Blue Flower

 

Présentation (en anglais et en français) du livre paru en langue tamoule de l'historien français J.B. P. More, concernant la croissance et le déclin du parti dravidien de la Justice, 1916-1946.

 

 

Dravida Nidhi Katchiyin Valarchiyum Veezhchiyum, 1916-1946 (Rise and Fall of the ‘Dravidian’ Justice party, 1916-1946) by J.B.P More

Samaran Publishers, Chennai, 2017

 

 The book in Tamil traces the origin and development of the ‘Dravidian’ Justice party since its inception in 1916. More argues in this book that the non-Brahmin Justice party came into existence in the year 1916 in order to counter Tamil Brahmin domination of the political and administrative life of the Madras Presidency. It was promoted mainly by elite non-Tamil Telugu businessmen and zamindars like Pitti Theagaraja Chetty, Panagal Raja and Bobbili Raja. It was later taken over by E.V. Ramasamy Naiker of Telugu-Kannada ancestry who renamed the Justice party as the DravidarKazhagam (Dravidian party) in 1944. The Justice party remained a preserve of Telugu stalwarts right from its inception until it was converted to the Dravidar Kazhagam by E.V. Ramasamy Naiker, known popularly as Periyar. Tamil stalwarts played always a subordinate role in the Justice party as they were not in a position to counter the wealthy Telugu zamindari influence on the party.

     The Aryan-dravidian theory was spawned by European Christian missionaries. The ustice party leaders borrowed this theory and used it against the brahmins in their fight for power in the MadrasPresidency. For the Justice party leaders, the Tamil Brahmins were of Aryan origin, while the non-Brahmin Tamils were Dravidian, sons of the soil. The Brahmins themselves contributed to the development of this racial theory as they rarely countered the propaganda of the Justice party leaders. However, few Tamil Brahmin stalwarts like Subramania Bharati claimed that Brahmins belonged to a mixed race. As a matter of fact, there were fair as well as dark Brahmins found all over the Tamil country. In spite of this the racial theory gained more ground especially with the emergence of the Dravidar Kazhagam. However while the non-Brahmin Tamils considered all south Indian non-Brahmins as Dravidians, many Telugus looked upon the non-Brahmin Tamils alone as Dravidians. Under the name ‘Dravidian’, many Telugus of the Madras presidency were able to dominate or play a significant role in the politics of the Madras Presidency and Thamizhnadu, though their mother tongue was not Tamil. This contributed to the decline of the political fortunes of the elite Tamil Brahmins whose mother tongue was always Tamil.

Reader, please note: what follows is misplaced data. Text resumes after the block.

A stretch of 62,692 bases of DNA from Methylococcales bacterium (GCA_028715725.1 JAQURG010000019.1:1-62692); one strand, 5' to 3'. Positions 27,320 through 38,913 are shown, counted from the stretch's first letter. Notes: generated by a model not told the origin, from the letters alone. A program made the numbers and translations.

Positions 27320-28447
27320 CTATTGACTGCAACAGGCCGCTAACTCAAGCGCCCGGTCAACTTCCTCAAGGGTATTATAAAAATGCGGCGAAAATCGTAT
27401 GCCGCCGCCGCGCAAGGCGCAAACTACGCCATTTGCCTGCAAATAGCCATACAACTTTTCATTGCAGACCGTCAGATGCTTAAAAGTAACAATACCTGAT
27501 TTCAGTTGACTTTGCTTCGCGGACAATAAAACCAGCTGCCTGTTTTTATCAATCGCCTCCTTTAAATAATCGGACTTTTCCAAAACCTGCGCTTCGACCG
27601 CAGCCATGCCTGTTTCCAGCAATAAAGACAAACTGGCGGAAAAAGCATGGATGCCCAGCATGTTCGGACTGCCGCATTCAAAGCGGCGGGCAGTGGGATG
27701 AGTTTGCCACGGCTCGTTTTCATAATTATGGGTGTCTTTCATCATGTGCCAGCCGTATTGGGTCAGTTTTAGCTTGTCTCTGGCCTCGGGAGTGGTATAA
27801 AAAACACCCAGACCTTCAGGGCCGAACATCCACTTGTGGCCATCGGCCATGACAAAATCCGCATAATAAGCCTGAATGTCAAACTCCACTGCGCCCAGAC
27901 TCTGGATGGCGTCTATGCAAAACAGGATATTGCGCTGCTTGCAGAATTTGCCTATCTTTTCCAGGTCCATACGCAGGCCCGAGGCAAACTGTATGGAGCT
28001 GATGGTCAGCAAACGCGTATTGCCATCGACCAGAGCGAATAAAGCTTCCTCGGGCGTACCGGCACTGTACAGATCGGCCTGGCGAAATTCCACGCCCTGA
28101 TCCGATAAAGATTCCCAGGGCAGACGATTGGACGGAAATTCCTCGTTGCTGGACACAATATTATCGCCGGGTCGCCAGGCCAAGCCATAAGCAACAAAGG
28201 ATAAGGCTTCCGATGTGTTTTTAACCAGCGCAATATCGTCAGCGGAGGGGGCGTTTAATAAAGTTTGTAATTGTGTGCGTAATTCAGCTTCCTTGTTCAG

Dravida Nidhi Katchiyin Valarchiyum Veezhchiyum, 1916-1946 (Croissance et déclin du parti dravidien de la Justice, 1916-1946) par J.B.P More

 Samaran Publishers, Chennai, 2017

 

Ce livre retrace l’origine et l’évolution du mouvement Dravidien sous le nom de Justice party depuis 1916. More avance dans ce livre que le parti de la Justice non-brahmane a vu le jour en 1916 afin de contrer la domination des brahmanes tamouls dans la vie politique et administrative de la Présidence de Madras. Ce parti a été promu principalement par l’élite télougou des marchands et des propriétaires terriens comme Pitt Theagaraja Chetty, Panagal Raja et Bobbili Raja. Plus tard le parti de la Justice passa sous le contrôle de E.V. Ramasamy Naiaker, d’origine télougou-Kannada, qui avait renommé ce parti Dravida Kazhagam en 1944. Le parti de la Justice était pour la plupart du temps sous le contrôle des élites télougous depuis 1916 jusqu’à la fondation du Dravida Kazhagam par E.V. Ramasamy Naiker, connu sous le nom populaire de Periyar. L’élite tamoule avait toujours joué un rôle secondaire dans ce parti car elle n’était pas en mesure de contrer les puissants propriétaires terriens télougous.